Vance Badawey Liberal Niagara Centre, ON

Madam Speaker, that is what we are all do here. We fight for the interests of our riding and, in this case, the best economic interests of our riding.

I give credit to the minister, the Prime Minister and, more important, the teams that were there on a daily basis, negotiating this agreement. It is a good agreement for Canada. It has prepared and strengthened us to ensure we have a better footprint with respect to our economic performance internationally.

There are great components of the agreement, which include our steel and aluminum industries. As part of the agreement, there must be a 70% content of aluminum in the product. I would only assume that over time, when we discuss the agreement five, 10 or 15 years down the road, it would be strengthened as well.

We look forward to this agreement being put in place, which would connect us to the other two agreements, the CETA and the TPP. That attaches us to 1.8 billion consumers worldwide, which enhances Canada. Although our population is 38 million, our economic population would be 1.8 billion. I am sure the member's riding could take full advantage—

Resumption of Debate on Address in ReplySpeech from the Throne

5 p.m.

NDP

The Assistant Deputy Speaker NDP Carol Hughes

With respect to questions and comments, I want to remind the members to look this way so I can let them know if their time is running out.

Questions and comments. The hon. member for Cowichan—Malahat—Langford.

Resumption of Debate on Address in ReplySpeech from the Throne

5 p.m.

NDP

Alistair MacGregor NDP Cowichan—Malahat—Langford, BC

Madam Speaker, I congratulate the member for Niagara Centre on his re-election.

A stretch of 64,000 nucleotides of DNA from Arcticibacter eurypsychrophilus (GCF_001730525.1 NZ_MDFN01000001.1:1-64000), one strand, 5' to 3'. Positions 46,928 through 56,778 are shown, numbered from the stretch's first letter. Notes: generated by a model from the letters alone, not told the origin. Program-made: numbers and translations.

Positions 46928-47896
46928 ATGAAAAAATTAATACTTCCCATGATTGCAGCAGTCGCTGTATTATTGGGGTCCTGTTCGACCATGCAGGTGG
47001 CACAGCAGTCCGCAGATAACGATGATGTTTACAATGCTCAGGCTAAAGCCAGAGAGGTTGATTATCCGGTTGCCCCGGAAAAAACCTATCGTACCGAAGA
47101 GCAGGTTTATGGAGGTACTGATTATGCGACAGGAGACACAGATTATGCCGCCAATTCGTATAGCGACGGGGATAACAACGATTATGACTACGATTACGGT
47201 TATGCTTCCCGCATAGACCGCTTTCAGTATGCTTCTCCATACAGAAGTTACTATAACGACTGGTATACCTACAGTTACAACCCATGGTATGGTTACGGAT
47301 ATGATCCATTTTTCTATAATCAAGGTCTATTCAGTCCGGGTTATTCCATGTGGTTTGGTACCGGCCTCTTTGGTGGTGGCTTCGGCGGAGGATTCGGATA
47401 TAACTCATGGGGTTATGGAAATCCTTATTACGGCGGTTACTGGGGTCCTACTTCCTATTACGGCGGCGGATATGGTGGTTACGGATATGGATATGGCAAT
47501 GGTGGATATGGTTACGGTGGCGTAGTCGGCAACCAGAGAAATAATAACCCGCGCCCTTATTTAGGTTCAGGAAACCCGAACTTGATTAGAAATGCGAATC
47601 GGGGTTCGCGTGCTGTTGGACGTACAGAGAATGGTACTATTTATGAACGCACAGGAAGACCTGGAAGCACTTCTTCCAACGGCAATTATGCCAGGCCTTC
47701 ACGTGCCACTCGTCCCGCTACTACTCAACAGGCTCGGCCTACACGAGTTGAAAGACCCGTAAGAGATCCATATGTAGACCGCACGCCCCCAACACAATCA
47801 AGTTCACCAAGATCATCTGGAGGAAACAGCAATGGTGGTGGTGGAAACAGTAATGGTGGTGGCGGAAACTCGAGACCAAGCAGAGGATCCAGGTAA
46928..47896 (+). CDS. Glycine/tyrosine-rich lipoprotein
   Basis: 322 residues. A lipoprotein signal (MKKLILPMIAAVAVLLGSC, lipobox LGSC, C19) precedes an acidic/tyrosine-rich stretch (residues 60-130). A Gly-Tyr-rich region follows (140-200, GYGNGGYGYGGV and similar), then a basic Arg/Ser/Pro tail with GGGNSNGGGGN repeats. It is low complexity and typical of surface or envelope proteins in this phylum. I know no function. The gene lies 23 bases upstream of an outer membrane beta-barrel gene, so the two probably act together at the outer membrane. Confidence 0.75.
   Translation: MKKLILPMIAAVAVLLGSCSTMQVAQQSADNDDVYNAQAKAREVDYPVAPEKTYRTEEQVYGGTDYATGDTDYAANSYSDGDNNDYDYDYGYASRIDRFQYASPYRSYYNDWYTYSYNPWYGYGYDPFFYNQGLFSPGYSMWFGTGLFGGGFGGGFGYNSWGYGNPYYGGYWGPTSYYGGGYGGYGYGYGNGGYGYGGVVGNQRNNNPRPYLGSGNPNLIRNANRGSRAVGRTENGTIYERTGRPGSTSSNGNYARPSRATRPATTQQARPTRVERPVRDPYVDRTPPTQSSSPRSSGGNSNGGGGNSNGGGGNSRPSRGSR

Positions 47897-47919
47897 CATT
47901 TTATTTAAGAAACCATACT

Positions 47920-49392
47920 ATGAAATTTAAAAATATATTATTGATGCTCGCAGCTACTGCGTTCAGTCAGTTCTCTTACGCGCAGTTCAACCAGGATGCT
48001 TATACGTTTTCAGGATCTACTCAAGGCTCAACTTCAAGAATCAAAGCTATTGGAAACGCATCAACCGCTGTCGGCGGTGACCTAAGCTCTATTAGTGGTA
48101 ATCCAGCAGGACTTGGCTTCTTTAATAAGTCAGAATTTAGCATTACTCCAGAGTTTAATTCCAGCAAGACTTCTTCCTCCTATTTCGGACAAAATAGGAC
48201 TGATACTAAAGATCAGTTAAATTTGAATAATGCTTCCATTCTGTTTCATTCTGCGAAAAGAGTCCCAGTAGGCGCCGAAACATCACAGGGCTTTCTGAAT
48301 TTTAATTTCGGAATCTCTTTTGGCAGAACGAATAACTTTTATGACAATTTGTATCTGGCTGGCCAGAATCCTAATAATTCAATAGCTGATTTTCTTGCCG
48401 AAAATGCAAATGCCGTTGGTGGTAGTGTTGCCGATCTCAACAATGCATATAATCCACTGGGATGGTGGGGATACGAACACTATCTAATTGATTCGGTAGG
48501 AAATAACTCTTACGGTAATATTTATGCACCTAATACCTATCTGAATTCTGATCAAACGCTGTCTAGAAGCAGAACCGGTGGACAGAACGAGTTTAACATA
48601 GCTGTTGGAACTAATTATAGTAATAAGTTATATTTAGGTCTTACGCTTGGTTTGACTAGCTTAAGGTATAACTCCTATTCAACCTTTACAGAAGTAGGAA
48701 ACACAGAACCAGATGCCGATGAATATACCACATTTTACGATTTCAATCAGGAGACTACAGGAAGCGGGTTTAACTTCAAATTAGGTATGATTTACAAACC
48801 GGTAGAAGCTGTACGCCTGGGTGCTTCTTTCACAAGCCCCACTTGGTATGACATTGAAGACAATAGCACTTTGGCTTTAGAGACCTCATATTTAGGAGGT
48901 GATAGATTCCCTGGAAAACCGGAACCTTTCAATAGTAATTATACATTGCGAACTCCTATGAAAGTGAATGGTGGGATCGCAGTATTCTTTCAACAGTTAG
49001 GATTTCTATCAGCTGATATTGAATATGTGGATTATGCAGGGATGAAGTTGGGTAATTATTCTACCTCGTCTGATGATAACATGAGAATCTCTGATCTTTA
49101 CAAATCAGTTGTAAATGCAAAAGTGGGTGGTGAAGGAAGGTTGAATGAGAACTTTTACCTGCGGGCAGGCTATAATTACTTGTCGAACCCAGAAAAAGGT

I want to speak about dental care. So many Canadians across this great land suffer from poor oral health and cannot afford to go to a dentist. Members of the NDP caucus met with constituents who had to cover their mouth while speaking to us because they were so embarrassed by the state of their teeth. We know that poor oral health can lead to further health complications. It is a real barrier to social mobility.

The government recently tabled a ways and means motion. The NDP has countered that proposal by making it apply to people who earn $90,000 or less, using the resulting savings to invest in a national dental care program, thereby providing some real economic relief to people who desperately need it.

Will my hon. colleague support such a measure and give that real help to the people who need it? If he is not prepared to make that commitment, perhaps he can inform the House as to how much longer Canadians will have to wait for that kind of service.

Resumption of Debate on Address in ReplySpeech from the Throne

5 p.m.

Liberal

Vance Badawey Liberal Niagara Centre, ON

Madam Speaker, that is a very important question. It was a very important issue during the campaign and in the last session in the House.

I have been discussing that issue with a lot of our different agencies. The short answer is, yes, I agree with what you are saying. I believe that over time, once we have the full pharmacare program in place in the next year or two, we will start to look at dental. I will even go as far as saying we will look at vision and hearing to be added to that as well. Therefore, over time, in a responsible fashion, especially as it relates to our fiscal responsibilities, we would have a full health care program that would include pharmacare, dental, hearing and vision.

Resumption of Debate on Address in ReplySpeech from the Throne

5 p.m.

NDP

The Assistant Deputy Speaker NDP Carol Hughes

I would remind the member to address his questions and comments to the Chair.

Questions and comments. The hon. member for Lac-Saint-Louis.

Resumption of Debate on Address in ReplySpeech from the Throne

5 p.m.

Liberal

Francis Scarpaleggia Liberal Lac-Saint-Louis, QC

Madam Speaker, the member delivered a strong and cogent speech and a strong, comprehensive statement on what our government did in the previous Parliament and what it plans to do going forward. I truly enjoyed listening to it.